Part B: Critical Reflection
Beginning this unit, my only tangible experience of teacher librarians (TL) in primary and secondary schools was of the TL at my high school. All I witnessed her do was connected to the more administrative side of her role, such as checking out materials and shelving items.
To quote Fitzgibbons’ (2000), “the mission of the library media program is to ensure that students and staff are effective users of ideas and information”. This has obvious implications for TLs in their roles as teachers and information specialists because TL’s have a responsibility to inform students and educators of changing information communication technologies (ICTs) and the ways in which we access and use information in a variety of formats. I developed my understanding of this idea at the beginning of the unit when I blogged that the TL’s role included exposing students to “a variety of resources and technologies” (SLASA, 2008; Brennan-Tucker, 2012, Nov 27).
TLs have a role in supporting lifelong learning in students and staff through the acquisition of IL skills. In my third compulsory blog task I discussed the part IL plays in lifelong learning (Brennan-Tucker, 2013, Jan 15). In part, IL is about knowing how to learn and incorporates the idea that TLs teach students and educators how to use the library and its resources effectively and independently, a notion which developed in posts to my blog and the forum (Brennan-Tucker, 2013, Jan 15; Brennan-Tucker, 2012, Nov 26). Accordingly, TLs also have a role in collaborating with educators to develop authentic assessments that develop lifelong learning skills (Mueller, 2005, p. 17).
As leaders and curriculum contributors, TLs have a role in fitting their practice and decision making to their school environment. As I stated in a forum post: “any one program will not work for all students and all schools” as it is vital that TLs and teachers “work together and decide on what the specific needs of their school community are” (Brennan-Tucker, 2012, Dec 2). This corresponds to the notion that TLs, like teachers, have a role in being accountable for student learning outcomes, and should “keep records … to show increases in student learning outcomes due to their programs and collaborative efforts” (Brennan-Tucker, 2012, Dec 26).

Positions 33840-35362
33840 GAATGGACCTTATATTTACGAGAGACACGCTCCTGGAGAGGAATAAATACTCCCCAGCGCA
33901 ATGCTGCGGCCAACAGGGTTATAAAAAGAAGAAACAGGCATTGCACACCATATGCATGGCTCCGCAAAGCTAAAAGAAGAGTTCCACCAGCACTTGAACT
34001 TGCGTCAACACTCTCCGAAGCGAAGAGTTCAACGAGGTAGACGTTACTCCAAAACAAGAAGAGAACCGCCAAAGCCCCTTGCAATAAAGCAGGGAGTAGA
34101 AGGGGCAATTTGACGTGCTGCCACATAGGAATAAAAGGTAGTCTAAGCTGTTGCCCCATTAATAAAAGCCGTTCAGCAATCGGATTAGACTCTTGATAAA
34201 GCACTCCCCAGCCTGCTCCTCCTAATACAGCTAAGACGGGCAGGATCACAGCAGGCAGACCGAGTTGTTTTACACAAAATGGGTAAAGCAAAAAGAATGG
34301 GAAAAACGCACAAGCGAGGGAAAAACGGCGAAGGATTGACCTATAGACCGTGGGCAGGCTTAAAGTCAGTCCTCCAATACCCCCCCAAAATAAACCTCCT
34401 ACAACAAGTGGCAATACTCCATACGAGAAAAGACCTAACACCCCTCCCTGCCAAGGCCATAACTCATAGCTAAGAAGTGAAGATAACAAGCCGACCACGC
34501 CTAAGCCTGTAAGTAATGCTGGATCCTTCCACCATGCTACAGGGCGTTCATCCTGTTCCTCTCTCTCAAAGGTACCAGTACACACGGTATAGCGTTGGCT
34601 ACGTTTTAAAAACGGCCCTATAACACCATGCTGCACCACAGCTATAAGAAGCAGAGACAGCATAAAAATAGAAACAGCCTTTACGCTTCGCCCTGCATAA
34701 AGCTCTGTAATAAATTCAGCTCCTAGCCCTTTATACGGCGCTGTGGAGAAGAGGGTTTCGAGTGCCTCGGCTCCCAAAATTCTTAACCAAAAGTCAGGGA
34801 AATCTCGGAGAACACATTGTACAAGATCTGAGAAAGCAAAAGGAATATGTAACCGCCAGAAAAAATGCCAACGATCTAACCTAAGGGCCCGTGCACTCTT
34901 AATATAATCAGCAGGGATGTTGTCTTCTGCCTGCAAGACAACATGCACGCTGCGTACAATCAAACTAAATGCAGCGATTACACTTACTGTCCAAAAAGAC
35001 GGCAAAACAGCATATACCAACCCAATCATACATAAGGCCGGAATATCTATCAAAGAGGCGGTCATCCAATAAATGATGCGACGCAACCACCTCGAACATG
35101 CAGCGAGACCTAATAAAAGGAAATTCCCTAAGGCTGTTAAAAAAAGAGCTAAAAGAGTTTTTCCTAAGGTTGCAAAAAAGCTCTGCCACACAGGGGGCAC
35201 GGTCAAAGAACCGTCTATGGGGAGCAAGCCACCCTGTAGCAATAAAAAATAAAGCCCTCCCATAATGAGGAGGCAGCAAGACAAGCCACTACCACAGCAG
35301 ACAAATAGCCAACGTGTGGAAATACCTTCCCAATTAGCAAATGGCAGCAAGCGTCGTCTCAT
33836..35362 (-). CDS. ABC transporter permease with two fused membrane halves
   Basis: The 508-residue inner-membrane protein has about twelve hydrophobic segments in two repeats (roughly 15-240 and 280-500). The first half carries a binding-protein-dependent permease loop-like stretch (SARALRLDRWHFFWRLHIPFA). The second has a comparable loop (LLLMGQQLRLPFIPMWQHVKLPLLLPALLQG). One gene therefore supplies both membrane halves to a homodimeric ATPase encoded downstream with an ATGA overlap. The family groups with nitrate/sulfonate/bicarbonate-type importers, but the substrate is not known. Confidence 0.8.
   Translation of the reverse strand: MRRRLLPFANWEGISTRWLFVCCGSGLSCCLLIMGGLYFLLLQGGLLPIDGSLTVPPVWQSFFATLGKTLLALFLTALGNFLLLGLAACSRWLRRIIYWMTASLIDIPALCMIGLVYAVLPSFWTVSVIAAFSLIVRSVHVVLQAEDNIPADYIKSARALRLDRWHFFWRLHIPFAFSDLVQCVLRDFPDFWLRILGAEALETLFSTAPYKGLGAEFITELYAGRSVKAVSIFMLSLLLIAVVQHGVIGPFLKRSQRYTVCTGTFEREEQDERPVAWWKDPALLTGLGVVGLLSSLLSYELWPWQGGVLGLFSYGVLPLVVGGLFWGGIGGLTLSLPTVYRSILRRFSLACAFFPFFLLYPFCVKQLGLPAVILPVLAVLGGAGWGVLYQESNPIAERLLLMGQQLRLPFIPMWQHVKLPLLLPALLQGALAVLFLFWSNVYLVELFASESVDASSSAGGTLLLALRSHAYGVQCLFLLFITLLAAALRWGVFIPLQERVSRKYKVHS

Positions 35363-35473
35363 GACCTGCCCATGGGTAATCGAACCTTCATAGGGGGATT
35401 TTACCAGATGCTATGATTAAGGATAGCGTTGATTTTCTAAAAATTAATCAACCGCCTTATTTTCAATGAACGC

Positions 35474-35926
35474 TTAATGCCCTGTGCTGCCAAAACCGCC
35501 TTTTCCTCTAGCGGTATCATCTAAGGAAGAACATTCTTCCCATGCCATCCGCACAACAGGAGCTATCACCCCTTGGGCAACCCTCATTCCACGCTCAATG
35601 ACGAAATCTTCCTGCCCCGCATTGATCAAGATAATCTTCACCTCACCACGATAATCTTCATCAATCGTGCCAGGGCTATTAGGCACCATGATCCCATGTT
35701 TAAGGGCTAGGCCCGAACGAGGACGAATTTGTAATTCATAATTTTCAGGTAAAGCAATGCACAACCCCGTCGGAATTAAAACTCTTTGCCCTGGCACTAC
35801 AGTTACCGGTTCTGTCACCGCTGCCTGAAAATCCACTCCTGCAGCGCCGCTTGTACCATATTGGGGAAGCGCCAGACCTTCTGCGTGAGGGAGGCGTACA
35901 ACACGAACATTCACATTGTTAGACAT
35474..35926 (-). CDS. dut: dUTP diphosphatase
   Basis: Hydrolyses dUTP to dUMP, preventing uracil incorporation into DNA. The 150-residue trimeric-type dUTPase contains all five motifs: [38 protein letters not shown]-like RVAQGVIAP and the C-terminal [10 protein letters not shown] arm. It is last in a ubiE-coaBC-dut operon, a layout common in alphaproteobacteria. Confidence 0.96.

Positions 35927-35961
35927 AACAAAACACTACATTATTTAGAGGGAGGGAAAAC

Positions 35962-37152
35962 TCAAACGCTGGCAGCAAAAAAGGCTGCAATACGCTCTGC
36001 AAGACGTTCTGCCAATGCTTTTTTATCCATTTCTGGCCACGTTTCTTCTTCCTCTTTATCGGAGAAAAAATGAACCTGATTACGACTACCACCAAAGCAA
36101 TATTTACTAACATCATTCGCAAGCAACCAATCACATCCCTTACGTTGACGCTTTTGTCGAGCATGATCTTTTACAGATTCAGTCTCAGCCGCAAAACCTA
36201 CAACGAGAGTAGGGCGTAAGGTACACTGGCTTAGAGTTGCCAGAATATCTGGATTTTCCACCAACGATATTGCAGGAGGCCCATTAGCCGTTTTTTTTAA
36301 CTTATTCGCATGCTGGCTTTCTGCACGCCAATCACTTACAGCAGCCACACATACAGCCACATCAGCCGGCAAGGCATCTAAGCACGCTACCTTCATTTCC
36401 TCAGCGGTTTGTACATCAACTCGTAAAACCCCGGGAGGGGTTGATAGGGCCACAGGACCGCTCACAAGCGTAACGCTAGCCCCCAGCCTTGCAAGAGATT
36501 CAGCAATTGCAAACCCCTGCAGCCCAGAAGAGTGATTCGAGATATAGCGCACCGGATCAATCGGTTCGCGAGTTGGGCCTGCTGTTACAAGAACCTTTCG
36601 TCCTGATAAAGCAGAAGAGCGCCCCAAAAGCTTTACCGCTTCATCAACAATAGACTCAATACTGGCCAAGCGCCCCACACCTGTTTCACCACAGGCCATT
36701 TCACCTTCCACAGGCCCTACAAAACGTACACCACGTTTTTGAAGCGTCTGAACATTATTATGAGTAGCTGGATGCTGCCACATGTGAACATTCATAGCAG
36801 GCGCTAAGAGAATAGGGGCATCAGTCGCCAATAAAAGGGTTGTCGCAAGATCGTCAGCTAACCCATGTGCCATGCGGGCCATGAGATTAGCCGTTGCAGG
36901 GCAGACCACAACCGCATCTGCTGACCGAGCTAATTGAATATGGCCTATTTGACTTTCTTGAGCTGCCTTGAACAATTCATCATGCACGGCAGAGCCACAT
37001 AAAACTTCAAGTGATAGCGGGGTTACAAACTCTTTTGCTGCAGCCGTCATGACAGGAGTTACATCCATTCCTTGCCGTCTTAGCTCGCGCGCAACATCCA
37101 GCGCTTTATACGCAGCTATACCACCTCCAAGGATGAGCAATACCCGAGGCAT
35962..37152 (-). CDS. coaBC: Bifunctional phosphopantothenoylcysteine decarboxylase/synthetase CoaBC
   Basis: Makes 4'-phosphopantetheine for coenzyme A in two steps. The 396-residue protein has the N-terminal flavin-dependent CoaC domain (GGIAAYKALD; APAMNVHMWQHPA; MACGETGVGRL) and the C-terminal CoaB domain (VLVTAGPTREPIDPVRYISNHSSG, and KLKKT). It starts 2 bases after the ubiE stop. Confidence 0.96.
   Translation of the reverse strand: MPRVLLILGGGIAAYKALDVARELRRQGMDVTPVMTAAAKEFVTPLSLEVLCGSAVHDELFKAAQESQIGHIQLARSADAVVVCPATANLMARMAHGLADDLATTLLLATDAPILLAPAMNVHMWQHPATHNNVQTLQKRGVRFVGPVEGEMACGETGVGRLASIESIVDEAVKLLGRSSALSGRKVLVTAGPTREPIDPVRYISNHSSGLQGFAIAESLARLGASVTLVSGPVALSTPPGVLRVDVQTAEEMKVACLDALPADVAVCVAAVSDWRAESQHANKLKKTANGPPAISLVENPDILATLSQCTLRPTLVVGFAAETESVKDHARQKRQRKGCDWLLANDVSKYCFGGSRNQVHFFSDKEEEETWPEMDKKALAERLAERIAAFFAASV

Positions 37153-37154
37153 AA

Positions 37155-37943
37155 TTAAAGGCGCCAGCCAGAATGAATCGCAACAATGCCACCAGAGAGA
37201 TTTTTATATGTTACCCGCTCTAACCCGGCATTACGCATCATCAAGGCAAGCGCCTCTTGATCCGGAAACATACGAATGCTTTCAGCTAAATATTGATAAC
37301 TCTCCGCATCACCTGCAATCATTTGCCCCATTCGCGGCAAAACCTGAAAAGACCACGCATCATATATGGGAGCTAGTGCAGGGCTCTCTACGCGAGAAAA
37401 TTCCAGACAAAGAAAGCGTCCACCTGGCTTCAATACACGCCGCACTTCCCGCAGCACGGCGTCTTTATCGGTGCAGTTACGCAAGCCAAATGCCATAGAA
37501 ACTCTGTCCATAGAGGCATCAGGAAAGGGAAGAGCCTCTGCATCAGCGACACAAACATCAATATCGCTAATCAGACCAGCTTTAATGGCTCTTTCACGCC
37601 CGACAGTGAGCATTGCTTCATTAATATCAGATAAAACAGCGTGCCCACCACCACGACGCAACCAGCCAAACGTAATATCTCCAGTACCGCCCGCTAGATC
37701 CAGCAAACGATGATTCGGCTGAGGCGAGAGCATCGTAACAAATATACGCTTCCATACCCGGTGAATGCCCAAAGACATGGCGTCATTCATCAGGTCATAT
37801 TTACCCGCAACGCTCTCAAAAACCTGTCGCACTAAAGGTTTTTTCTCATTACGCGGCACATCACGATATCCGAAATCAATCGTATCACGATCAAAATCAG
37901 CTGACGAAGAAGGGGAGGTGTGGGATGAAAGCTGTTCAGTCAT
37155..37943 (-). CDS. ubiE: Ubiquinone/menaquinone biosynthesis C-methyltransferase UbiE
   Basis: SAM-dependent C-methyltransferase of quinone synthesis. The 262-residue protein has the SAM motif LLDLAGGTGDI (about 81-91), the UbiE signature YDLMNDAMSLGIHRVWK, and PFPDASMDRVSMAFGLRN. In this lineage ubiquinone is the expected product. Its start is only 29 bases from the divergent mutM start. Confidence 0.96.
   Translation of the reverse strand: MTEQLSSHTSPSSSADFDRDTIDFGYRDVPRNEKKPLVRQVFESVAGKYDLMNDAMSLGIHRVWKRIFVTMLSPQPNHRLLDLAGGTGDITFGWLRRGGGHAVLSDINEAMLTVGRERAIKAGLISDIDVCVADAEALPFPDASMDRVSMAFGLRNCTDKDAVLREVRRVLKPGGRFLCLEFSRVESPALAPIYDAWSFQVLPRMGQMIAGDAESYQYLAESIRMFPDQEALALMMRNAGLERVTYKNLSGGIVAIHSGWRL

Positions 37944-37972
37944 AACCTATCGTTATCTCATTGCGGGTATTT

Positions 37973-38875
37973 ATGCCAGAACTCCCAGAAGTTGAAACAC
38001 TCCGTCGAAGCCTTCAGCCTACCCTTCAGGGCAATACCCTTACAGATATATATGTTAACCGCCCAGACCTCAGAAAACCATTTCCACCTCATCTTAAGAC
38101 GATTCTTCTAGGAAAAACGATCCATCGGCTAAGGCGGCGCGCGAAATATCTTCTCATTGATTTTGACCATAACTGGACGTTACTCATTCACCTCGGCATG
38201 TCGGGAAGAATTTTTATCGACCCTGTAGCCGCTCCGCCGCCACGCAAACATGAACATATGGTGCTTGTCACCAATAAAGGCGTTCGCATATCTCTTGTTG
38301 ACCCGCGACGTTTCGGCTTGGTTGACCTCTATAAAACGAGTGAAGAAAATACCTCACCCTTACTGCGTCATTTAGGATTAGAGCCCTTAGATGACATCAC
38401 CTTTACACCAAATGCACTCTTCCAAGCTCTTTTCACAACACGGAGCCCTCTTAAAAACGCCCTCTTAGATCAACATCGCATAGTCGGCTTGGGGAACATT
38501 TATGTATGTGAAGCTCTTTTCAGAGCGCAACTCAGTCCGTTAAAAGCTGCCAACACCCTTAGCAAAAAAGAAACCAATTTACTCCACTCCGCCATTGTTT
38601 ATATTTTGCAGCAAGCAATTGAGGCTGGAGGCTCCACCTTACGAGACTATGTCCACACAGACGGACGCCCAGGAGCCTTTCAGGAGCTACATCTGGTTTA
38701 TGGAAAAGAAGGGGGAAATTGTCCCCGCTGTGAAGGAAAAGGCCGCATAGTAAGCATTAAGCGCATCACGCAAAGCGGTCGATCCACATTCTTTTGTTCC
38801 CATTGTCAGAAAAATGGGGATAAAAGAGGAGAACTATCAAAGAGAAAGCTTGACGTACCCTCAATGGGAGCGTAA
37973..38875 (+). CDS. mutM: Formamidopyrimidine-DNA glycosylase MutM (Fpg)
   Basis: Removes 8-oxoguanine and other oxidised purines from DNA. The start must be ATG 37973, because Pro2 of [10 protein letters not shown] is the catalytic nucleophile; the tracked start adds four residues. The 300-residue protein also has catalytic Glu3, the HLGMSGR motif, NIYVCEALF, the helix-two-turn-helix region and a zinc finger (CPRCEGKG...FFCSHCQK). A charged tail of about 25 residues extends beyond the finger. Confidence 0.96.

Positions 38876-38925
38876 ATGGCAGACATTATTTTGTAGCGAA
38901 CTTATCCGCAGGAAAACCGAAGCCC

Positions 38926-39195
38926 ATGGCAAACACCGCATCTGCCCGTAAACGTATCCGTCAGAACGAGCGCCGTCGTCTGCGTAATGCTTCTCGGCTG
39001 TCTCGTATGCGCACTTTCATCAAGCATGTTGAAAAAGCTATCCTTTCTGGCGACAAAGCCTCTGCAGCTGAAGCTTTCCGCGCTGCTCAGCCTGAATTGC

This brings me to another point. TLs are responsible for promoting what they do so that their role is not considered superfluous. As I wrote in one forum post: the TL needs “to keep noting the needs of their community and adapting to meet those needs, advocating for their specialist skills as necessary to their roles” (Brennan-Tucker, 2012, Dec 1). This links to gaining principal support for their role, and making their successes and tasks visible and useful in the school community.
I believe TLs have more of a role in supporting the curriculum rather than developing it. They are information specialists who are able to promote new ideas, information research processes and ICTs to invigorate the curriculum, but are not the creators of it. This is one idea that has not changed with the unit’s teachings.
In the role of teacher, TLs are responsible for implementing information literacy classes, collaborative units of work with other educators based around project and inquiry based learning, and perhaps even full sensory programs such as the Zombie Apocalypse run by librarians in Tullamore to develop students’ literacy (Finch, 2012; Brennan-Tucker, 2012, Dec 10). These ideas were grown from my readings and are evidenced by my forum post: “TLs need to partner with teachers to implement curriculum and learning strategies” (Brennan-Tucker, 2012b, Dec 02).